My brother-in-law and I worked our way into Boston and planned to be on the Boylston Street finish line around 2 pm. Receiving hourly text updates, we knew Jan and Teresa would run the race in about 4 1/2 hours from their 10:40 starting time. So around 3:10 or so, they would come down Boylston on adrenalin, with the crowd of 20,000 or so cheering on total strangers as they ran the last half mile in waves ten abreast the four lanes. All ages, all sizes, all styles, they were taking it home, just as they had either envisioned or remembered as having done it before.
Steven (Teresa’s husband) and I gently pushed our way through the crowd of eight deep to get on the restraining barrier by 2:30. Having grown up in Boston and followed the Marathon as a casual fan, this was my first time seeing the unmitigated joy and happiness thousands of random runners bring to hundreds of thousands screaming spectators. Some found the runners they knew, but most were just cheering everyone. Then, within a flash of 15 seconds, the Boston Marathon changed forever.
I’ve since told friends that in all my years of sports watching, I never had a better or worse 50-yard line seat. To our right about one football field away, a gigantic explosion ripped through the opposite sidewalk near the finish line. A large cloud of burning smoke was just subsiding when, to our left, a similar explosion went off across the street. Two such blasts had to be intentional, and that’s when the stunned crowd knocked down the barricades and headed for the middle of the race course, fearing another bomb would go off on our side of the street.
First-responders were already tending to people who had been literally blown into the street and others who were staggering across. Within minutes, hundreds of Boston police were there, trying to evacuate the block, ordering everyone to walk up side streets across from where the bombs had gone off. It was two hours before we found our wives, since cell service in the immediate area had been shut down due to concern that the detonations were being set off remotely by mobile phones.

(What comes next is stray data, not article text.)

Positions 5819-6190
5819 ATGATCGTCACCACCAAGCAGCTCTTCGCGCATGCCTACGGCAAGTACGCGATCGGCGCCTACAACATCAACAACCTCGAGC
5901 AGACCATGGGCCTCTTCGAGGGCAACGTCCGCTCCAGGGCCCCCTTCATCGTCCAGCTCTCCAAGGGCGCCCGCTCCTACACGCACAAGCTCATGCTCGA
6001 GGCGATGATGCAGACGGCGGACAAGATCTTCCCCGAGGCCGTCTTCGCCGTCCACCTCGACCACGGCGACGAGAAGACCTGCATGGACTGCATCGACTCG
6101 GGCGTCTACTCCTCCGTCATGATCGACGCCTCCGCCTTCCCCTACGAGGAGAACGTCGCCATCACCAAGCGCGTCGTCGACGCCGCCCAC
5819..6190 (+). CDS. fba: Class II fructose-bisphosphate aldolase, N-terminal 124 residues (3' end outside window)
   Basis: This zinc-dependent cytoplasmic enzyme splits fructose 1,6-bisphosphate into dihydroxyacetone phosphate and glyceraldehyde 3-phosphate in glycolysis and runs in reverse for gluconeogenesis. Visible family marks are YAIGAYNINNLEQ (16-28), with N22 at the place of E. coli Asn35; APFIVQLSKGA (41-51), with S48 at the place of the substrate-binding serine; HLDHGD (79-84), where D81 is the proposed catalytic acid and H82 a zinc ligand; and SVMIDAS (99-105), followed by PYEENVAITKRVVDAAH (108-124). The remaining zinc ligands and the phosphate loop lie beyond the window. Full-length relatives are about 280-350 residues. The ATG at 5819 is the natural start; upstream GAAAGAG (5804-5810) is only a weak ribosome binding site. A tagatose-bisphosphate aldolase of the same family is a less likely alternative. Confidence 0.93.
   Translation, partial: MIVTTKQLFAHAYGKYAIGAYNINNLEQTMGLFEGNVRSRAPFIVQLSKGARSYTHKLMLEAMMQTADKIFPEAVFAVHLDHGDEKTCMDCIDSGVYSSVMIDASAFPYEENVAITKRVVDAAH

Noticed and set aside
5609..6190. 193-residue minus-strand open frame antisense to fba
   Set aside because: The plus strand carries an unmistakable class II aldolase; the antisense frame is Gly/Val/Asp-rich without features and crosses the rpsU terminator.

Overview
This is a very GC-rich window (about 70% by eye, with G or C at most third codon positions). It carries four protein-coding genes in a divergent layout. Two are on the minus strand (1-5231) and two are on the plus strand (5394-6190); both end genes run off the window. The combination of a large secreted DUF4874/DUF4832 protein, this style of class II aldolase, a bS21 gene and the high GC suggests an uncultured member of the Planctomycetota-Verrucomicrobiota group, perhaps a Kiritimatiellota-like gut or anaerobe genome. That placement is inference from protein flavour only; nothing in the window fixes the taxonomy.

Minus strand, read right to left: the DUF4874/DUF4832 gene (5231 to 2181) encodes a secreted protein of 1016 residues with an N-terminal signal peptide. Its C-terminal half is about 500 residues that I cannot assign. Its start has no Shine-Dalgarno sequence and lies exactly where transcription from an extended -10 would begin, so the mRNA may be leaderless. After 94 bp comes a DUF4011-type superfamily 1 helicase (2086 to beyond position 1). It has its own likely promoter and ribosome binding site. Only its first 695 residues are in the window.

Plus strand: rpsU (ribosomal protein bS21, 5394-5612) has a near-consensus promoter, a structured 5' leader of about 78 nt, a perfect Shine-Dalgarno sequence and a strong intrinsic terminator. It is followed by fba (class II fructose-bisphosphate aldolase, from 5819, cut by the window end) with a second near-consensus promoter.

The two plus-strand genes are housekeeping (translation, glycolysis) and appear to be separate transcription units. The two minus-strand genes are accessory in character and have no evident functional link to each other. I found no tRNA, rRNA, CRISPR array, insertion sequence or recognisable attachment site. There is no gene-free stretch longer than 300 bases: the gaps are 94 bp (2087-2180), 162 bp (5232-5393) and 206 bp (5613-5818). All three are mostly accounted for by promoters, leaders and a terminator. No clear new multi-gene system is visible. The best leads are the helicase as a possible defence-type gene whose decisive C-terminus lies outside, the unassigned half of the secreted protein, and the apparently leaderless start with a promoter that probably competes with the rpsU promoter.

Thankfully, we found Teresa and Jan, who had been separated when the police stopped the race less than two miles from the finish line. One sister had made her way toward the home of friends where we had planned to meet and celebrate. Jan was shivering at a first-aid tent and then warmed by the hospitality of a synagogue that opened its doors to distressed runners. It was one of the many kind gestures offered by citizens and business owners and the various police and medical personnel who rushed to the scene. When Jan was eventually bussed to a staging area at the Boston Commons, a stranger walked up and gave her a sweatshirt, her size and everything.
Finally reunited, we watched the endless TV replays from the hundreds of media cameras set up at the finish line. If these sickos or terrorists wanted publicity, they picked the right place to blow up their homemade bombs. The death total rose to three and the injured to more than 170 before we left Boston and headed back to Teresa’s home. Tuesday, the Bolick girls recovered the bags they had left in Hopkinton. The Boston Athletic Association, which runs the Marathon, had set up another staging area for runners who wanted to and needed to find some closure. Upon their arrival, Jan and Teresa had the medals they were to receive at the finish line placed around their necks.
Boston is a tough, proud city with a storied history in so many ways. There WILL be a 118th Marathon, with tighter security in what is an impossible event to totally lock down. But besides the tragic loss of life and some limbs and more of the innocence we once enjoyed in America, Boston also lost some of its soul since so many people who had counted on another great Patriots Day were driven away in shock and tears.
Jan had trained envisioning how she would stride across the finish line, arms raised, big smile on her face. That carried her through four months and was to carry her through the final meters. But she never got there, along with thousands of others who planned to end the race in their own special way.
Concerned with those who lost more than a chance to complete their vision, Jan kept saying it was okay. It was okay. It was okay. But, finally, Wednesday morning, she cried.